[li]If students who drop out, do drugs, crime, join gangs, etc. are “at-promise”, then surely students who stay out of trouble, get straight-As, and achieve well are even all the more “at-promise”, are they not? Aren’t they on a path of even more “promise”? [/li][li]The term “risk” is a perfectly reasonable term to use for describing behaviors such as drugs, low grades, dropping out, crime, gangs, etc. Those are behaviors that lead to a considerably worse outcome in life. Sugarcoating it in such a manner would be like a doctor telling a patient who smokes, drinks, eats unhealthily, never exercises, is overweight, etc. “You’re ***not ***at-risk for diabetes, cancer, heart attacks…you’re at-promise for a healthy life.”[/li][li]If, previously, the worse a student’s behavior was, the more he was considered “at-risk,” then now under this system, the worse a student’s behavior, the more “at-promise” he is. This leads to an absurd situation where the worse one’s behavior is, the ***more ***promise he/she is considered to have, and conversely, the better one’s behavior is, the ***less ***promise he/she is considered to have.[/li][/ul]
Not going to lie, this is weird and dumb. And this as a California voter…
I don’t think PC is as much as a problem as the right likes to paint it as… but this particular instance is… dumb… And, going by the claimed objective, is a complete and total waste of time. Everyone in category X has problems, so let’s rename category X! The name isn’t the source of the… ugh, I might have to call a legislator and bark about this…
Robert Heinlein, in one of his books, I can’t at my advanced age remember which, had the government of California award all high school graduates a BA degree by government fiat. He said that since the statistics showed that people with degrees had higher salaries than people without, granting everyone a BA degree would improve the economy.
Ugh, this is one of my least-favorite educational fads, and there is a lot of competition. (I was aware of it before it became law in California.) Whoever came up with this idiotic phrase doesn’t understand how words work, which is not a good attribute in an educator. First of all, “at-promise” is not idiomatic English; it sounds bizarre and awkward. Secondly, the apparent meaning (someone whose current achievements match the level of their promise) is the opposite of the intended meaning (a student who has promise but is not on currently track to achieve it). Thirdly, renaming things never removes the social stigma already attached to those things – it just adds stigma to the new name (this is why people now use “special” as an insult).
I can no longer remember all the fancy circumlocutions that things like, for instance, swim schools, music classes and other kids’ activities tie themselves in knots over, in order to avoid having to say terrible things like ‘below average’, ever.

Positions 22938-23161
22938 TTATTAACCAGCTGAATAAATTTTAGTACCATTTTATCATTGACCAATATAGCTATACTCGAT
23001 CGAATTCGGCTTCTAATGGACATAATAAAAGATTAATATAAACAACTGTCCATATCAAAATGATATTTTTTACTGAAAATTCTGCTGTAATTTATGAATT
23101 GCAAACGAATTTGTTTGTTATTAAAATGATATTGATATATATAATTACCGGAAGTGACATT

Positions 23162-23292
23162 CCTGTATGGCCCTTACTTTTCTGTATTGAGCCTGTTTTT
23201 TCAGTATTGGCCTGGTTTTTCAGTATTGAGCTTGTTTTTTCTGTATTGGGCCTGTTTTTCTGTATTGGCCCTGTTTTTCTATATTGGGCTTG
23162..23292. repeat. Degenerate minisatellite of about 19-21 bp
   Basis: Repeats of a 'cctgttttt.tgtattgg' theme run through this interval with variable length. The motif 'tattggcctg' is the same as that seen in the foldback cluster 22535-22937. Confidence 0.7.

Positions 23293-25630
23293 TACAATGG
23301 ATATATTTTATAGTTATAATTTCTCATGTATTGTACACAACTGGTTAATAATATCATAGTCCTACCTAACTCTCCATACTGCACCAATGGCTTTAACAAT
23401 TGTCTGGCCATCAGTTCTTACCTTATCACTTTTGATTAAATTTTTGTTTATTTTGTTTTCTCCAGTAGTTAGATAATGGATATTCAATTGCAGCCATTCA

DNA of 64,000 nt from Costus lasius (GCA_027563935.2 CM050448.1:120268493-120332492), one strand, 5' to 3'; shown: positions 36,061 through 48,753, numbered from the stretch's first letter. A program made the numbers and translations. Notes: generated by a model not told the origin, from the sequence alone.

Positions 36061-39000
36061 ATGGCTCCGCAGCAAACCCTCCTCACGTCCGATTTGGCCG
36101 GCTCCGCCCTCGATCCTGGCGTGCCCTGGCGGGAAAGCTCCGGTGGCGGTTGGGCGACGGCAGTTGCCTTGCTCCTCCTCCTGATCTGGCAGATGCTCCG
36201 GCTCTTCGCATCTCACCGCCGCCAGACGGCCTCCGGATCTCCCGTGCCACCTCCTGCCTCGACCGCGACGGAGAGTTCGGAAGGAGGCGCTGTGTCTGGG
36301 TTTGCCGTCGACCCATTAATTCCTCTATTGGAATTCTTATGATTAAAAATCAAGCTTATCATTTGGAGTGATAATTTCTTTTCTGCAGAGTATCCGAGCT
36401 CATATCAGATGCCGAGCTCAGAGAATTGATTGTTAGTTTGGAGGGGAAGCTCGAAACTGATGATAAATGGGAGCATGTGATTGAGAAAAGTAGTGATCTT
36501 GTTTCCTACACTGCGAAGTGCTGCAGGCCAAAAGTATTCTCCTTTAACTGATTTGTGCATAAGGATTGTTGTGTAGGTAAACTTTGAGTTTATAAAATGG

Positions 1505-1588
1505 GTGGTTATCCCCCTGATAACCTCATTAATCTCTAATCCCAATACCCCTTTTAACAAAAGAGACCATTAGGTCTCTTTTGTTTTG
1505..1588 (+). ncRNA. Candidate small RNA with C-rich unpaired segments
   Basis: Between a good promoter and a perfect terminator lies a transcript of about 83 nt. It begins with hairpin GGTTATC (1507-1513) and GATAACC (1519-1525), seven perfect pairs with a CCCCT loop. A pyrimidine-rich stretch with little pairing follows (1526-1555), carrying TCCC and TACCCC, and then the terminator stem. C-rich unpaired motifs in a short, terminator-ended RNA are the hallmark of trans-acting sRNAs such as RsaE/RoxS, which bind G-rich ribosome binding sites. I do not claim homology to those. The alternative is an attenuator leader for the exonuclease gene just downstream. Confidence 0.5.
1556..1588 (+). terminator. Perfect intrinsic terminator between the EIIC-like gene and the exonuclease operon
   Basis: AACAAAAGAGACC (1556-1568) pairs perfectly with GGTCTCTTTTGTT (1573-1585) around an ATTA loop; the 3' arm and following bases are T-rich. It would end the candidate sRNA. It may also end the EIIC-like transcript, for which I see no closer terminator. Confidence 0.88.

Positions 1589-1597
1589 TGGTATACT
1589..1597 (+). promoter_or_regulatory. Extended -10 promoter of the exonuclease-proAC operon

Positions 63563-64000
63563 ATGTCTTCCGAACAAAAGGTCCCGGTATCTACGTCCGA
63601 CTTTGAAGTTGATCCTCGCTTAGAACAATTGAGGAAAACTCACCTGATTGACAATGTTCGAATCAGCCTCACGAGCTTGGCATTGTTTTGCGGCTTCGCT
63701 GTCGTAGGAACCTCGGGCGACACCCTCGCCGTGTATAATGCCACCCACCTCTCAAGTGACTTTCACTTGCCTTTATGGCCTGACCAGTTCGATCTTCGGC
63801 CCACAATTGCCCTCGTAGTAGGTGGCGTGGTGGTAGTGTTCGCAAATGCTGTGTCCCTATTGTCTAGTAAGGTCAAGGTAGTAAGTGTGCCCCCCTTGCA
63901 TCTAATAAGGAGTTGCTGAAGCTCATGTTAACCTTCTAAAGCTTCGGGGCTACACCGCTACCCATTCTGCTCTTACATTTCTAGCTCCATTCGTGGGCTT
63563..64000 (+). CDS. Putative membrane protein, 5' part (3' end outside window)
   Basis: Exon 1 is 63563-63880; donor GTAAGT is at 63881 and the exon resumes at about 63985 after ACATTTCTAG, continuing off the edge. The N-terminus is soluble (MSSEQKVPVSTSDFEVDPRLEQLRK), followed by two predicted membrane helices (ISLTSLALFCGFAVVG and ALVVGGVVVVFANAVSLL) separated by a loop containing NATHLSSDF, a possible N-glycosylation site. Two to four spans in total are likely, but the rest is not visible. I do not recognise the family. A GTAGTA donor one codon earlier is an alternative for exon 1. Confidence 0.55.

Luckily though, they all do these little graphics charts these days to go along with the words. So “Try to get right-hand dots more often than left-hand dots” covers pretty much every situation
This sounds sort of like the much more persistent fad of “person-first terminology”. Like, instead of saying “black person”, you’re supposed to say “person of color”, or instead of “handicapped student”, say “student with handicaps”. Supposedly, this emphasizes that they’re first and foremost people, despite whatever adjectives may apply, which would be a lofty goal… if it worked. But since the construction is so non-idiomatic, all it ends up doing is emphasizing the adjective. And it’s only ever used for descriptors that are considered negative: You’d never refer to a tall kid as a “child of height”.
I think that because the individuals in question are children, they are particularly susceptible to the possible negative effects of labels. An adult may understand quite well what is meant by “at-risk student” but a child or teenager is probably more likely to imbue it with baggage.
When I was in high school there was a certain classroom that was known to be the room where the “special needs students” were taught. The phrase “special needs” is quite broad and could cover a whole range of students who would struggle (for various reasons) in a traditional classroom. Nonetheless, at my high school, “special needs” had been colloquially equivalent to “retards.”
I don’t know that this sort of legislation resolves or even mitigates this issue, but I don’t have a hard time imagining how even the most benign labels become pejoratives. I don’t know what a better solution would be, though.
The cumulative effects of shit like this contribute to the pendulum swinging back in the other direction. That’s how we wind up with leaders like Donald Trump. Backlashes against the worst excesses of political correctness can be averted by simply not overreaching.
Clearly this is an assault on language, and a misguided attempt to somehow force young people to not imbue whatever terms the state decides to use with negative connotations.
I do, however, want to point out that the OP is wrong to state that "Educators and law enforcement personnel will no longer be permitted to use the term “at-risk.” There is no requirements regarding language attached to the law - all it does is update the California statutes with the new term.
Our school district tends to just use the term “students with an IEP” or “students that receive services” (which includes gifted students as well). That certainly seems much more neutral than “at-risk”.